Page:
Installing a bathroom where plumbing doesn’t exist sounds like a daunting task. Locating sewer lines, digging drains, and placing piping implies a full-on renovation that perhaps is not in the cards. What if you could install a toilet on a flat, cement, basement floor? Sound impossible? Luckily, there are many upflush toilet reviews that show people doing just that. In fact, this is just the sort of placement that upflush toilet systems are designed for.
What Is An Upflush Toilet?
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Upflush toilets are exactly as named; instead of the toilet flushing and the waste and water being directed downward into the plumbing and sewer system, the flushing action flows out the back of the toilet and upwards into a macerator and outbound pipe.
It is the pump and macerator that make upflush toilets possible. Upon flushing, the pump takes the wastewater from the toilet bowl into a macerator unit. Essentially a blender, this macerator breaks the waste down into a slurry which can then be easily pumped through a narrow pipe connected to the black water system and out to the sewer or septic field.
So, while a water source and discharge pipe are still required, the need for an in-floor drain is eliminated which means an upflush toilet system can be installed almost anywhere in your home.
Upflush Toilet Systems
An upflush toilet system consists of a rear discharge toilet (rather than a traditional s-trapped toilet), a pump/macerator unit, and pipes to connect to the black water discharge in your home.
It’s even possible to connect a sink and/or shower drain to the outflow system allowing you to build a complete bathroom where no plumbing exists! Upflush toilet reviews tell us that this is an easy, and practical, way to install a bathroom almost anywhere.
This video from the classic This Old House series demonstrates the upflush toilet system:
Turns out that building upflush toilet systems is a bit of a niche in the toilet/plumbing industry. There are only a few companies that are producing toilets that don’t require existing plumbing and so can be installed in a variety of non-standard locations. Our upflush toilet reviews, therefore, are limited to these manufacturers; although there are a number of models to choose from.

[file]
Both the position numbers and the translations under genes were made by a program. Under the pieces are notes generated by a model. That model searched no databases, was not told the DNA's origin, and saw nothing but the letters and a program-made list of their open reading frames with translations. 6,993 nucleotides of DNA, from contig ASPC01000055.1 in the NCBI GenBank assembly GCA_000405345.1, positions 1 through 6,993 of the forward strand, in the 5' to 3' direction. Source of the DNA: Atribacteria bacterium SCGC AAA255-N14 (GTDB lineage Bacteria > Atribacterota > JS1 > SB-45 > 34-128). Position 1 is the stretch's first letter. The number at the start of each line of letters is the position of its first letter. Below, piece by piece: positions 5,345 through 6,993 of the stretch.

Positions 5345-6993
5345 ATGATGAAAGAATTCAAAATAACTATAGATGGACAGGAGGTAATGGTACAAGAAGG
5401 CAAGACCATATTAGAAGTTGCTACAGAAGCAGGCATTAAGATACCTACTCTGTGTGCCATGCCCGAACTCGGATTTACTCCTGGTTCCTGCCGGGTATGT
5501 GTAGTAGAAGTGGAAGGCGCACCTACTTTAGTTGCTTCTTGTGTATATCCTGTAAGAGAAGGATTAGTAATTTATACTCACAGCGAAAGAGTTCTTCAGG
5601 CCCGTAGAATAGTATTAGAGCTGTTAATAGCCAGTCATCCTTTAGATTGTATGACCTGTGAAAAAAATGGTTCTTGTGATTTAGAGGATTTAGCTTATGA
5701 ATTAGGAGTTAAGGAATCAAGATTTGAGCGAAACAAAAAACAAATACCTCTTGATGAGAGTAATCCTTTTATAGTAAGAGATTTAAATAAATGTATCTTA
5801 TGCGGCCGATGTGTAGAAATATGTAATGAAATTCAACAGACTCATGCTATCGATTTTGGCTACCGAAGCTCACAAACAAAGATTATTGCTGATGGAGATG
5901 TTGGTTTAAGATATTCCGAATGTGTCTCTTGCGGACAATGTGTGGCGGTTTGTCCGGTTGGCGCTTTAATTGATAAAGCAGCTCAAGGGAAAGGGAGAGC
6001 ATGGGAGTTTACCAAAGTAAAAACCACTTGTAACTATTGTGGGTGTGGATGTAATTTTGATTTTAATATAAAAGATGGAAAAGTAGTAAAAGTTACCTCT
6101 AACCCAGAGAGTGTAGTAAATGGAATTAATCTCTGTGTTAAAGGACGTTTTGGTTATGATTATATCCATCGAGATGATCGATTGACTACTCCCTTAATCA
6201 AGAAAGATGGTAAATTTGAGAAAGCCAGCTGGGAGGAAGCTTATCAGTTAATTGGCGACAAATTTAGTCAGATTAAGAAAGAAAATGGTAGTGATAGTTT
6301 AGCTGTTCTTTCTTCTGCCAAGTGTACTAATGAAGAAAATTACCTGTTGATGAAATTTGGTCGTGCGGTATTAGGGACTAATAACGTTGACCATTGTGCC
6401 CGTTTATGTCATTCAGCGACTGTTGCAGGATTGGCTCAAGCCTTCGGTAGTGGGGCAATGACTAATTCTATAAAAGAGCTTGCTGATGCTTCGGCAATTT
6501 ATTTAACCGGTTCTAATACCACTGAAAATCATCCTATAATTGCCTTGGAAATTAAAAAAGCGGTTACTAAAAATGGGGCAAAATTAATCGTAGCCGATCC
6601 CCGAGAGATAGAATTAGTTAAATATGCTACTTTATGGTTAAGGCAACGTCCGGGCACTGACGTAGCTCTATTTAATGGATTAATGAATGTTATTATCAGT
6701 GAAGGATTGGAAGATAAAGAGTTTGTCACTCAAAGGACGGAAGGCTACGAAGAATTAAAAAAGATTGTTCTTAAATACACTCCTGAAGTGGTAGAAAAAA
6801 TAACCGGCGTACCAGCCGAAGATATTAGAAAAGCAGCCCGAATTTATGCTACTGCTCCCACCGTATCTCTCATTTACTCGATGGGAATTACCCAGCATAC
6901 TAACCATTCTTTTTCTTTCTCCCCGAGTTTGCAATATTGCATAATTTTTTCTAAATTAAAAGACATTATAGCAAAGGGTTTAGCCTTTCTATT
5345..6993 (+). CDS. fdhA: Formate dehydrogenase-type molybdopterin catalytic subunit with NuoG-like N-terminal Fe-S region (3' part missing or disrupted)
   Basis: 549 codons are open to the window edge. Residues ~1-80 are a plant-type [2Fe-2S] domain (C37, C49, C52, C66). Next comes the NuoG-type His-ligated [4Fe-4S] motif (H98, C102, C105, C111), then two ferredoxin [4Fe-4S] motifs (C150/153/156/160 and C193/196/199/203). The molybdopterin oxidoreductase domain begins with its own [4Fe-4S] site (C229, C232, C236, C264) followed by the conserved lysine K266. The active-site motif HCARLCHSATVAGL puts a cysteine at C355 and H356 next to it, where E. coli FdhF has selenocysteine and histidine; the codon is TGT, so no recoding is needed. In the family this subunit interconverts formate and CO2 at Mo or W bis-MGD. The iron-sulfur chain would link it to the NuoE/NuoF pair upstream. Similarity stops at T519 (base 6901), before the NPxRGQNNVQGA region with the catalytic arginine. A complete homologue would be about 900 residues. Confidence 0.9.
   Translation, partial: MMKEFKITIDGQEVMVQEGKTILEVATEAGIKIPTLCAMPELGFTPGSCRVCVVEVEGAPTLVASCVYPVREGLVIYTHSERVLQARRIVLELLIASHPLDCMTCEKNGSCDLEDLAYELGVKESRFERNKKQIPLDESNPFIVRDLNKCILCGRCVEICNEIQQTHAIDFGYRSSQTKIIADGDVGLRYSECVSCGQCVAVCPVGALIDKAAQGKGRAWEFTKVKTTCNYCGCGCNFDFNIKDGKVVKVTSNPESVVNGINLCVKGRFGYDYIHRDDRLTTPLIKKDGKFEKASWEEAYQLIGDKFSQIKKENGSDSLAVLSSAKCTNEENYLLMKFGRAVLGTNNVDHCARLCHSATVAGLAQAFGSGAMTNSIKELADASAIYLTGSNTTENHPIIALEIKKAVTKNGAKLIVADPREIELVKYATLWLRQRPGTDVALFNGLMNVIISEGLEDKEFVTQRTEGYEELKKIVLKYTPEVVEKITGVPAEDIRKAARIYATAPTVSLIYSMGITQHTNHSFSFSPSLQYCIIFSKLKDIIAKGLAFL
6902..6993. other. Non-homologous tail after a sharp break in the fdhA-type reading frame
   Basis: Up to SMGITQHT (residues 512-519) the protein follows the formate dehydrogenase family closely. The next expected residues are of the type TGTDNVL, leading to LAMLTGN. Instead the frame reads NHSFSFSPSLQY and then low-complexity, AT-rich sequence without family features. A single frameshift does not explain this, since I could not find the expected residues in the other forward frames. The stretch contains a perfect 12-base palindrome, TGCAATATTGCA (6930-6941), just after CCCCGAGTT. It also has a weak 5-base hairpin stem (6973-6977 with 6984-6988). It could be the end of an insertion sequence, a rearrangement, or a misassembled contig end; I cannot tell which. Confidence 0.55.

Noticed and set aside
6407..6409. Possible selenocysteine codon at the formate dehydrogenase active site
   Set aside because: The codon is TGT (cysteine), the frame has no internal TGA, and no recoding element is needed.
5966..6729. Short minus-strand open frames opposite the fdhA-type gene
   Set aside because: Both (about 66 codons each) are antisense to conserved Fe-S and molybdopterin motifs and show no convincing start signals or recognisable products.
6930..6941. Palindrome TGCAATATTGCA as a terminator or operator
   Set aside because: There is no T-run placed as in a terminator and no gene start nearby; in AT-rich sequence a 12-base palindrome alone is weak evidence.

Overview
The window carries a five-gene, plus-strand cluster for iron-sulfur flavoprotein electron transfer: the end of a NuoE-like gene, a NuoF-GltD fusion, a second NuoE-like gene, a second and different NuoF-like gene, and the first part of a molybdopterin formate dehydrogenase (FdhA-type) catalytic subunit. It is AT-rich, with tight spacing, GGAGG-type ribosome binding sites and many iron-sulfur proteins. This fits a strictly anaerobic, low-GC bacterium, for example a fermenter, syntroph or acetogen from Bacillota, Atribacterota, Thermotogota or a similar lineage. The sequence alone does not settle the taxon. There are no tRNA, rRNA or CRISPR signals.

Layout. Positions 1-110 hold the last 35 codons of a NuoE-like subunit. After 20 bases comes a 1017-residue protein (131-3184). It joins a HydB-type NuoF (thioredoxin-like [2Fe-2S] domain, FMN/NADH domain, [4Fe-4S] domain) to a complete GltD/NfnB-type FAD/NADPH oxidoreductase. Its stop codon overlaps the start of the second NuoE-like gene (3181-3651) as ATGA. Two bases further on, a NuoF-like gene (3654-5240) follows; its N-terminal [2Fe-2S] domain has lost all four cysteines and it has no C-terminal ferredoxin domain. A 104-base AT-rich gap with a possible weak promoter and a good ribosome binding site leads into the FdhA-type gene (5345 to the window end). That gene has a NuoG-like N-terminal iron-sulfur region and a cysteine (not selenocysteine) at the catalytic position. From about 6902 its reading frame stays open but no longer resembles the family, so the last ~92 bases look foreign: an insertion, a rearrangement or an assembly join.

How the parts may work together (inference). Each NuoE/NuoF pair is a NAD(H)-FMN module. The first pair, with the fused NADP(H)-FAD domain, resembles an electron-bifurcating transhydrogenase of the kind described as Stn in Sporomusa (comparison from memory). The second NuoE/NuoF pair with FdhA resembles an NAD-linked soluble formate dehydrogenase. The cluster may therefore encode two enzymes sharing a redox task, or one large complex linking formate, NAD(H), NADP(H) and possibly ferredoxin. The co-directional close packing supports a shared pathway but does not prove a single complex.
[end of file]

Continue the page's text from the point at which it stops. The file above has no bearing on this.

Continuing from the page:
Saniflo Upflush Toilets:
Saniflo is the old guard in upflush toilet systems having created the toilet macerator in 1958. This revolutionized bathroom installation, allowing toilets to be placed where traditional plumbing doesn’t exist. Their complete systems include a rear-discharge toilet, a pump and macerator (which allows for inclusion of sink and/or shower drainage also), and piping to connect to black water out flow plumbing.
SaniPLUS Upflush Toilet Kit
Things to Like:
- A complete kit including toilet, macerator, and tank
- Looks like a traditional toilet set up
- Able to manage sink and/or shower waste water also
Appearing as close to a traditional toilet set up as possible (especially if the pump/macerator unit is installed behind the wall), this upflush toilet kit comes complete and is easy to set up. With the addition of a shower and a vanity/sink combo, a full bathroom can be easily constructed.
Sanicompact Self Contained Upflush Toilet
Things to Like:
- Self contained unit – no separate macerator/pump unit
- Low flow flushing
- Small footprint for tighter installation spaces
Also by SaniFlo, this compact self-contained unit is perfect for smaller footprint bathrooms where space is at a premium. Having the macerator and pumping system within the toilet itself eliminates the need to have a separate macerator/pump unit meaning that the toilet can be installed closer to the wall while taking up less space than a traditional toilet.
This is also a low flow flushing model – using only 1 gallon of water per flush, saving water and money!
IntelFlo Upflush Toilets:
IntelFlo manufactures affordable upflush toilets and macerator/pump units that allow for installation of toilets, sinks, and showers in locations where traditional gravity-fed systems aren’t possible.
Compact One Piece Toilet with Macerator Pump
Things to Like:
- A full upflush toilet system contained within the toilet
- Dual flush – with low flow flushing
- Soft close seat